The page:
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Last updated: 21 February 2019
Date:Monday 19 December 2005
Type:Silhouette image of generic G73T model; specific model in this crash may look slightly different
Grumman G-73T Turbo Mallard
Operator:Chalk's Ocean Airways
Registration: N2969
C/n / msn: J-27
First flight: 1947
Total airframe hrs:31226
Engines: 2 Pratt & Whitney Canada PT6A-34
Crew:Fatalities: 2 / Occupants: 2
Passengers:Fatalities: 18 / Occupants: 18
Total:Fatalities: 20 / Occupants: 20
Aircraft damage: Damaged beyond repair
Location:Miami, FL (   United States of America)
Phase: Initial climb (ICL)
Nature:International Scheduled Passenger
Departure airport:Miami SPB, FL (MPB), United States of America
Destination airport:Bimini-North SPB (NSB), Bahamas
Flightnumber: 101
Chalk's Ocean Airways Flight 110 departed Fort Lauderdale (FLL) at 13:05 and landed at the Miami Seaplane Base about 13:21. The Grumman G-73T Turbo Mallard was then prepared for Flight 101 to Bimini, Bahamas. It took off at 14:38. While climbing past Miami the right wing separated from the fuselage. Escaping fuel ignited as the Mallard came down out of control. It crashed into the mouth of Government Cut channel off the southern tip of Miami Beach and came to rest in 35 feet deep water.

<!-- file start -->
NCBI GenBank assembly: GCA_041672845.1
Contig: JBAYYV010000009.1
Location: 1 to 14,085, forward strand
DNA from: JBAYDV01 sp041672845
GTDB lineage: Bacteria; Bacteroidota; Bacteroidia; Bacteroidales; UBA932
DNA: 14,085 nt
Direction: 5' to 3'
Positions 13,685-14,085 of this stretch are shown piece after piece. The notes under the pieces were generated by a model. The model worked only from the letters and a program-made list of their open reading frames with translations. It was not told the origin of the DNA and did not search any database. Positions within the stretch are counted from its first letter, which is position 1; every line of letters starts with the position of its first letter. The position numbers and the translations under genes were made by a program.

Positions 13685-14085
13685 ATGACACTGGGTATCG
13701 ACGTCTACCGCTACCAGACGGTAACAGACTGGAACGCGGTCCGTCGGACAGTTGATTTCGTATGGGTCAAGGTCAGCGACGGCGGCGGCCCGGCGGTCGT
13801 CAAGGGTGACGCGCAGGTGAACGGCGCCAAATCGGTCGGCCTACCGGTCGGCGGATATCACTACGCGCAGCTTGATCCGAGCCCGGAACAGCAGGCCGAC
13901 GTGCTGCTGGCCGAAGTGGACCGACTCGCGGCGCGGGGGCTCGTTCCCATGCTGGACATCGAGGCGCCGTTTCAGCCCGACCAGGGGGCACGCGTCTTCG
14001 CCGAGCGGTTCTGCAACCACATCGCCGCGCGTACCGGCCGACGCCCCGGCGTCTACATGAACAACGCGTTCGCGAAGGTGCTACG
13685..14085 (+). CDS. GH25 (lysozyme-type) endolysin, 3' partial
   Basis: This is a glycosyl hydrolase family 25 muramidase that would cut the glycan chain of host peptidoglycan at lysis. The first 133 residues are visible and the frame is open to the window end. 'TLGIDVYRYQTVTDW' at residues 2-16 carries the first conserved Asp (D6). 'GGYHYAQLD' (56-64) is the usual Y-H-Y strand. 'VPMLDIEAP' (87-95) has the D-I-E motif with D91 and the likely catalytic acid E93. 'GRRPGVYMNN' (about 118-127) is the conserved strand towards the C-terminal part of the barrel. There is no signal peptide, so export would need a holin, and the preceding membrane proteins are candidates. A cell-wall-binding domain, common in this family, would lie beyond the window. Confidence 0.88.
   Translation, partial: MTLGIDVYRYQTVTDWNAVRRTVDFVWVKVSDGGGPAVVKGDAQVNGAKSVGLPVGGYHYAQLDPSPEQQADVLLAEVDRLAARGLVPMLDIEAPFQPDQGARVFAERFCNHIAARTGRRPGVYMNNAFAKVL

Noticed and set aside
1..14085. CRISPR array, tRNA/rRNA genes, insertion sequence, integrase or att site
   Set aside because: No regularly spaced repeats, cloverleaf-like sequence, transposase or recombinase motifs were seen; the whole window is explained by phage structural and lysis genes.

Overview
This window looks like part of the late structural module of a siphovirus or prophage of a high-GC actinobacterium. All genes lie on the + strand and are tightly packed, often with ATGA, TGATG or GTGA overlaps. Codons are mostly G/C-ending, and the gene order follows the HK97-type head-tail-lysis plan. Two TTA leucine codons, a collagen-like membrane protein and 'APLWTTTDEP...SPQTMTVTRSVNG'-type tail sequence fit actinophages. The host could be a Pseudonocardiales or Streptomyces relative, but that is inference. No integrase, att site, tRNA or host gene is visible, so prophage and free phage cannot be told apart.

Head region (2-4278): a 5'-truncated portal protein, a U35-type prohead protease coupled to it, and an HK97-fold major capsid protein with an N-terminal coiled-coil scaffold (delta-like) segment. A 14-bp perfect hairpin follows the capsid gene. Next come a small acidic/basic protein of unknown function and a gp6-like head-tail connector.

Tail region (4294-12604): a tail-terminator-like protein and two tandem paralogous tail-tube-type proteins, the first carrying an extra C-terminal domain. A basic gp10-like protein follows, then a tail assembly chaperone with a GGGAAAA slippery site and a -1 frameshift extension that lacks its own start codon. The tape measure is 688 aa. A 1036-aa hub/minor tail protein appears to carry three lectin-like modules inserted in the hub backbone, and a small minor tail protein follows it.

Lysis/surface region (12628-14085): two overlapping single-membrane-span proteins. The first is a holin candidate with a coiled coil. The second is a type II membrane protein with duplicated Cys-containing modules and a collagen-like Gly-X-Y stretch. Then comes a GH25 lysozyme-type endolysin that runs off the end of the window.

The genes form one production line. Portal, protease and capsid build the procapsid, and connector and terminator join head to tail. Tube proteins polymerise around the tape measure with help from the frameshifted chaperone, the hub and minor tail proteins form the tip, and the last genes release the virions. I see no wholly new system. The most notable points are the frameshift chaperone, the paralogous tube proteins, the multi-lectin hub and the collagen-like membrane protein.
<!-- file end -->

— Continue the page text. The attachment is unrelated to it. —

Investigation revealed that the right wing separated from the accident airplane at wing station 34 because of pre-existing fatigue fractures and cracks in the rear Z-stringer, lower skin, and rear spar lower spar cap.

Probable Cause:

PROBABLE CAUSE: "The National Transportation Safety Board determines that the probable cause of this accident was the in-flight failure and separation of the right wing during normal flight, which resulted from (1) the failure of the Chalk’s Ocean Airways maintenance program to identify and properly repair fatigue cracks in the right wing and (2) the failure of the Federal Aviation Administration to detect and correct deficiencies in the company’s maintenance program."

Accident investigation:
Investigating agency: NTSB
Status: Investigation completed
Duration: 1 year and 5 months
Accident number: NTSB AAR-07-04
Download report: Final report


Wing failure
Loss of control

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Follow-up / safety actions

NTSB issued 4 Safety Recommendations

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photo of Grumman G-73T Turbo Mallard N2969
photo of Grumman G-73T Turbo Mallard N2969
photo of Grumman G-73T Turbo Mallard N2969
photo of Grumman G-73T Turbo Mallard N2969
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This map shows the airport of departure and the intended destination of the flight. The line between the airports does not display the exact flight path.
Distance from Miami SPB, FL to Bimini-North SPB as the crow flies is 92 km (57 miles).
Accident location: Exact; deduced from official accident report.

This information is not presented as the Flight Safety Foundation or the Aviation Safety Network’s opinion as to the cause of the accident. It is preliminary and is based on the facts as they are known at this time.
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Grumman G-73T

  • 13 built
  • 3rd loss
  • 2nd fatal accident
  • The worst accident
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